Cate Kortzeborn: What Medicare does (and doesn’t) cover
Medicare helps pay for a wide variety of medical services and goods in hospitals, doctor’s offices, and other healthcare settings. But it doesn’t cover everything, and it’s useful to know what is and isn’t covered.
Services and goods are covered either under Medicare Part A or Part B. If you have both Part A and Part B, you can get many Medicare‑covered services whether you have Original Medicare or a Medicare health plan, such as Medicare Advantage.
Part A is Hospital Insurance and it helps pay for:
Inpatient care in hospitals;
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Inpatient care in a skilled nursing facility (but not custodial or long‑term care);
Home health care;
Inpatient care in a religious nonmedical health care institution.
Part B (Medical Insurance) helps cover medically necessary doctors’ services, outpatient care, home health services, durable medical equipment such as wheelchairs and walkers, and other medical services.
Part B also covers many preventive-care services, such as vaccinations and cancer screenings.
You can find out if you have Parts A and B by looking at your Medicare card. If you have Original Medicare, you’ll use this card to get your Medicare-covered services. If you join a Medicare Advantage plan, in most cases you must use the card from the plan to get your Medicare-covered services.
Under Original Medicare, if the yearly Part B deductible ($198 in 2020) applies, you must pay all costs (up to the Medicare-approved amount) until you meet the Part B deductible before Medicare begins to pay its share.
After your deductible is met, you typically pay 20% of the Medicare‑approved amount of the service, if the doctor or other healthcare provider accepts assignment. (“Accepting assignment” means that a doctor or other provider agrees to be paid directly by Medicare, to accept the Medicare payment amount for the service, and not to bill you for more than the Medicare deductible and coinsurance.)
There’s no yearly limit on what you pay out-of-pocket under Original Medicare.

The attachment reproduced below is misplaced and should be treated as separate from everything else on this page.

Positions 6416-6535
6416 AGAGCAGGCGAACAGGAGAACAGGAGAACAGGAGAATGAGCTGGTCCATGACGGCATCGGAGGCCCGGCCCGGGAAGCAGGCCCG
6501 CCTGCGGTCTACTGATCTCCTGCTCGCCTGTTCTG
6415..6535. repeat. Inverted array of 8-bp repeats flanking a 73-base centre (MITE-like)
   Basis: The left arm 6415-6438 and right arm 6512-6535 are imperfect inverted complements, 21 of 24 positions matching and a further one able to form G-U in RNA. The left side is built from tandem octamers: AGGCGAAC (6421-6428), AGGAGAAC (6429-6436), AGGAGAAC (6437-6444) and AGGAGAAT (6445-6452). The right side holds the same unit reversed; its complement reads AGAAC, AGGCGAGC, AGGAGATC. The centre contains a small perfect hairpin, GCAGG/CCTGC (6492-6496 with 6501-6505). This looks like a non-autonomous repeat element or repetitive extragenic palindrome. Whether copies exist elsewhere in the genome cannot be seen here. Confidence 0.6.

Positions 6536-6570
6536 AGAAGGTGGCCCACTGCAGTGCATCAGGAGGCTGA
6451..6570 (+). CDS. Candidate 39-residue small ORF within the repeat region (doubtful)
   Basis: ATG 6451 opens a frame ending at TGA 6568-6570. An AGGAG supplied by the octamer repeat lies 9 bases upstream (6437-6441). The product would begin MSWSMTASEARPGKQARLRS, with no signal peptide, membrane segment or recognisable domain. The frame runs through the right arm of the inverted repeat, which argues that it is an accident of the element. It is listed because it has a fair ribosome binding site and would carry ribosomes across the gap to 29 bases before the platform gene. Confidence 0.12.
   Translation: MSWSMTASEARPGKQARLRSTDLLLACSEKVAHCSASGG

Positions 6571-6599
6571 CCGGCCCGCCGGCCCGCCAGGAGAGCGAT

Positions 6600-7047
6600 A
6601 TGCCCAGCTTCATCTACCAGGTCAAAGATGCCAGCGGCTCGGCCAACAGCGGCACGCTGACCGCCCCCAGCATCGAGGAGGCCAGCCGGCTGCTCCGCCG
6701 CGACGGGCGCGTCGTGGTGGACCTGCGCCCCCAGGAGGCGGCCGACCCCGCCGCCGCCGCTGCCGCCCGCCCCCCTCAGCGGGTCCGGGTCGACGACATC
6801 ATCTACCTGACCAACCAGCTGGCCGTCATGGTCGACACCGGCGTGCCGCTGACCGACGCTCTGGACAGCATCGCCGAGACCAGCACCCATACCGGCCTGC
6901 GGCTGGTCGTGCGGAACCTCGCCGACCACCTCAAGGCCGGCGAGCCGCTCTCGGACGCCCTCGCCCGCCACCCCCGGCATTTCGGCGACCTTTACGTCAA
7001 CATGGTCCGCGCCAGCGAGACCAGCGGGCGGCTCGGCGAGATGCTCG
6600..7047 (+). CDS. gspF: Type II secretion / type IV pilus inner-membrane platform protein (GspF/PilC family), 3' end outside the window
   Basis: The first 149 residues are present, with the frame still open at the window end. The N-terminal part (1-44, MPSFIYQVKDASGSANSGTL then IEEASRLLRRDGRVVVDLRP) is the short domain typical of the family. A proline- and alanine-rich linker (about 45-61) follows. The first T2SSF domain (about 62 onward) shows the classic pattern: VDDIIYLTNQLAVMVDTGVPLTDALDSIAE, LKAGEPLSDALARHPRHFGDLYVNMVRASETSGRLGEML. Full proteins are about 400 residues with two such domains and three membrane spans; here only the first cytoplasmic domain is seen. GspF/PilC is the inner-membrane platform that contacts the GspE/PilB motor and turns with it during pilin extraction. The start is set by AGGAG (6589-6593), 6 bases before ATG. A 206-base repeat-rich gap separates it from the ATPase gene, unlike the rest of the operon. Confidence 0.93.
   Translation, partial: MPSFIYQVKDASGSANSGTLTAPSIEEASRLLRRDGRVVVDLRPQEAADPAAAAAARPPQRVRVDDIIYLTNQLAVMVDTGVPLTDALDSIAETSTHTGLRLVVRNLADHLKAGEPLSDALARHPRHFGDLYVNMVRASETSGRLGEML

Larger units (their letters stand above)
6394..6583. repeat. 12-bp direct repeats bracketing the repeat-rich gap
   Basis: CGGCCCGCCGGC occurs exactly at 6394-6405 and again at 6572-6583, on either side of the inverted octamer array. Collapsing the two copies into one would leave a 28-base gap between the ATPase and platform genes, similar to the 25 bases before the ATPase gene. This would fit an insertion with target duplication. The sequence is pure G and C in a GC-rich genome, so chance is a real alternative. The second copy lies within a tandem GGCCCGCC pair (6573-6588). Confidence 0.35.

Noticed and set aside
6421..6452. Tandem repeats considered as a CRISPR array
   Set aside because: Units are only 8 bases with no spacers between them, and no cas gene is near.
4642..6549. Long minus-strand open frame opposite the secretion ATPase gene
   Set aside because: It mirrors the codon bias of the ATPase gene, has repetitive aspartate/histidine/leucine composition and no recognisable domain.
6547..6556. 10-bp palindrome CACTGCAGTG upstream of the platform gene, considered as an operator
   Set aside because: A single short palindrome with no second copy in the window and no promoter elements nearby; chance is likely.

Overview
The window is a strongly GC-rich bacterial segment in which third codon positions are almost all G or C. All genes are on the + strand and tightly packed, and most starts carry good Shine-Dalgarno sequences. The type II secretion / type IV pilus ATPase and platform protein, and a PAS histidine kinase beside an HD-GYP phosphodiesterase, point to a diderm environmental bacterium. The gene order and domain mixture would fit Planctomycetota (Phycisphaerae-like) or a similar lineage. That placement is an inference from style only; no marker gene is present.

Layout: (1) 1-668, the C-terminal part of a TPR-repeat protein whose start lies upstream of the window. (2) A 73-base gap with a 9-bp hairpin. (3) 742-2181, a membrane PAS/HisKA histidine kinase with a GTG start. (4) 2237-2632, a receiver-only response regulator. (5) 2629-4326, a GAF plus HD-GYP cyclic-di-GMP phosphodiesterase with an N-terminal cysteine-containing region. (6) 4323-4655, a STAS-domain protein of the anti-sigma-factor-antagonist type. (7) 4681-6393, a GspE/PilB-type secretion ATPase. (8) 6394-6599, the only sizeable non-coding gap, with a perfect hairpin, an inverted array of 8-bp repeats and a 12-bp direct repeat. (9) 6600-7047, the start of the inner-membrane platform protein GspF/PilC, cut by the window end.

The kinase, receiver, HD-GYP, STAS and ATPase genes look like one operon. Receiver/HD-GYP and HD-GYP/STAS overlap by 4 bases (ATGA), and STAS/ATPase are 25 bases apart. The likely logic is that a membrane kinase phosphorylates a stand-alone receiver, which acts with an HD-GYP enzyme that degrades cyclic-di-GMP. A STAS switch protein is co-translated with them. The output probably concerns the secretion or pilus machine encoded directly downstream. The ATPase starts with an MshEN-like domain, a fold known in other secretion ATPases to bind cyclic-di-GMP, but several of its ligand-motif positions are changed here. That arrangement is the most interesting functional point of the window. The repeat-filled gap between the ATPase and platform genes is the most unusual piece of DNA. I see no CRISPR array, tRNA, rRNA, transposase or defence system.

If you’re in a Medicare Advantage plan (like an HMO or PPO) or have other insurance, your costs may be different. Contact your plan or benefits administrator directly to find out about the costs.
Under Part B, Medicare pays for many preventive services that can detect health problems early when they’re easier to treat. You pay nothing for most covered preventive services if you get the services from a doctor or other qualified provider who accepts assignment.
However, for some preventive services, you may have to pay a deductible, coinsurance, or both.
Medicare doesn’t cover everything, of course. If you need certain services that aren’t covered under Part A or Part B, you’ll have to pay for them yourself unless:
You have other insurance (including Medicaid) to cover the costs;
You’re in a Medicare Advantage plan that covers these services.
Some of the services and goods that Medicare Parts A and B don’t cover are:
Most dental care;
Eye exams related to prescribing glasses;
Routine physical exams;
Concierge care (also called concierge medicine, retainer-based medicine, and boutique medicine);
Hearing aids and exams for fitting them.
Cate Kortzeborn is Medicare’s regional administrator for Arizona, California, Nevada, Hawaii, and the Pacific Territories. You can always get answers to your Medicare questions by calling 1-800-MEDICARE (1-800-633-4227).
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